Review: ‘Nothing Personal’

An uncompromising depiction of the cult of sectarian violence that has in the past created civil war in Northern Ireland, Nothing Personal is a totally riveting drama rigorously directed by Thaddeus O'Sullivan.

An uncompromising depiction of the cult of sectarian violence that has in the past created civil war in Northern Ireland, Nothing Personal is a totally riveting drama rigorously directed by Thaddeus O’Sullivan.

Action is set in Belfast 20 years ago, when both sides were trying to forge a truce as a way out of the escalating bloodshed. O’Sullivan and screenwriter Daniel Mornin, working from his book All Our Fault, carefully depict the different levels of command within a Loyalist (i.e., pro-British) paramilitary group, from their bluff leader (Michael Gambon) down to members of a trigger-happy gang who bring unrelenting violence to the city streets.

This particular unit is nominally led by Kenny (James Frain), who sees himself as a soldier in the anti-IRA struggle, but the unit is effectively run by the hotheaded Ginger (Ian Hart), a fanatical bigot for whom the only good Catholic is a dead one. The fanatical Protestants are contrasted with a Catholic, Liam Kelly (John Lynch), who isn’t an IRA member and deplores the violence, trying only to make a life for himself and his two children.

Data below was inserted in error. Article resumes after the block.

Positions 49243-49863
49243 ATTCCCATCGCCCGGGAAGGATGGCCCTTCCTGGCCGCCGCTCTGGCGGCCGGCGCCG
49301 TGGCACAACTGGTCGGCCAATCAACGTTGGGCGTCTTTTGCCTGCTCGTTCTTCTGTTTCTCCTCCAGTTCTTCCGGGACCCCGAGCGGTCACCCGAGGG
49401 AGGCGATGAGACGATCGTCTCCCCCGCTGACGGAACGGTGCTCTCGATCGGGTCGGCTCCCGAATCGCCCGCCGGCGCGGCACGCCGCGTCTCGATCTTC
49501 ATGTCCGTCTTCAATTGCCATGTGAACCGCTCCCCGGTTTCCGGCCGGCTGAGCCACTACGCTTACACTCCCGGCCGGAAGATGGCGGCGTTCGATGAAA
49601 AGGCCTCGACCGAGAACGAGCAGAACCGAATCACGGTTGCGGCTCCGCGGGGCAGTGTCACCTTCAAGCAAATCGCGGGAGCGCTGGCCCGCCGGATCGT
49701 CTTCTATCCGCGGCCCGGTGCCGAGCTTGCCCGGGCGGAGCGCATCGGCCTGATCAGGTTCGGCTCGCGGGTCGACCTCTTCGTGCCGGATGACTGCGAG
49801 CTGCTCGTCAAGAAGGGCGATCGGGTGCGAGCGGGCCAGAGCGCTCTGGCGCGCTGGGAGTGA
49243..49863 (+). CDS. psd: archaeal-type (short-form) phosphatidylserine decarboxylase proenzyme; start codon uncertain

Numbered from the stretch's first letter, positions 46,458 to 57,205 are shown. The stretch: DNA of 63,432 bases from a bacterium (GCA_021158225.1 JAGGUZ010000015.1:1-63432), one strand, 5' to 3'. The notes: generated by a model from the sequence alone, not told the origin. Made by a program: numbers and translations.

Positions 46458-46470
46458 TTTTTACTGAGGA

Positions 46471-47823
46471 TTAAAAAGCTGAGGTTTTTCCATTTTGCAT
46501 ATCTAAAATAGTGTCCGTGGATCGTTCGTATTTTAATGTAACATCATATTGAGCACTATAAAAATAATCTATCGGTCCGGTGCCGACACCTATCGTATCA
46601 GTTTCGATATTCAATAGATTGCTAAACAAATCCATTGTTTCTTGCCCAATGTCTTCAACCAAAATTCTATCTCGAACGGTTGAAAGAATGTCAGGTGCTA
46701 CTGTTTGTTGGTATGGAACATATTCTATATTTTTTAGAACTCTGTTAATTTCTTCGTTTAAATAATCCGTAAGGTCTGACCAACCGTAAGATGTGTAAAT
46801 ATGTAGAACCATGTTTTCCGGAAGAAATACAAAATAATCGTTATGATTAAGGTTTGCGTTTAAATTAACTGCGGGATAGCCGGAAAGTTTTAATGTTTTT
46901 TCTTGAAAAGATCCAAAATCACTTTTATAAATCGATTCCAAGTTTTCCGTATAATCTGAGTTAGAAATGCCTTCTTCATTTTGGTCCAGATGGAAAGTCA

This is a far superior film to O’Sullivan’s previous December Bride. The fine cast give flawless performances. Filmed on location in Dublin, pic has a totally authentic feel.

Nothing Personal

UK

Production

Little Bird/Channel 4. Director Thaddeus O'Sullivan; Producer Jonathan Cavendish, Tracey Seaward; Screenplay Daniel Mornin; Camera Dick Pope; Editor Michael Parker; Music Philip Appleby; Art Director Mark Geraghty

Crew

(Color) Available on VHS. Extract of a review from 1995. Running time: 86 MIN.

With

Ian Hart John Lynch James Frain Michael Gambon Gary Lydon Ruaidhri Conroy
Want to read more articles like this one? SUBSCRIBE TO VARIETY TODAY.
Post A Comment 0

Leave a Reply

No Comments

Comments are moderated. They may be edited for clarity and reprinting in whole or in part in Variety publications.

Fill in your details below or click an icon to log in:

WordPress.com Logo

You are commenting using your WordPress.com account. Log Out / Change )

Twitter picture

You are commenting using your Twitter account. Log Out / Change )

Facebook photo

You are commenting using your Facebook account. Log Out / Change )

Google+ photo

You are commenting using your Google+ account. Log Out / Change )

Connecting to %s

More Film News from Variety

Loading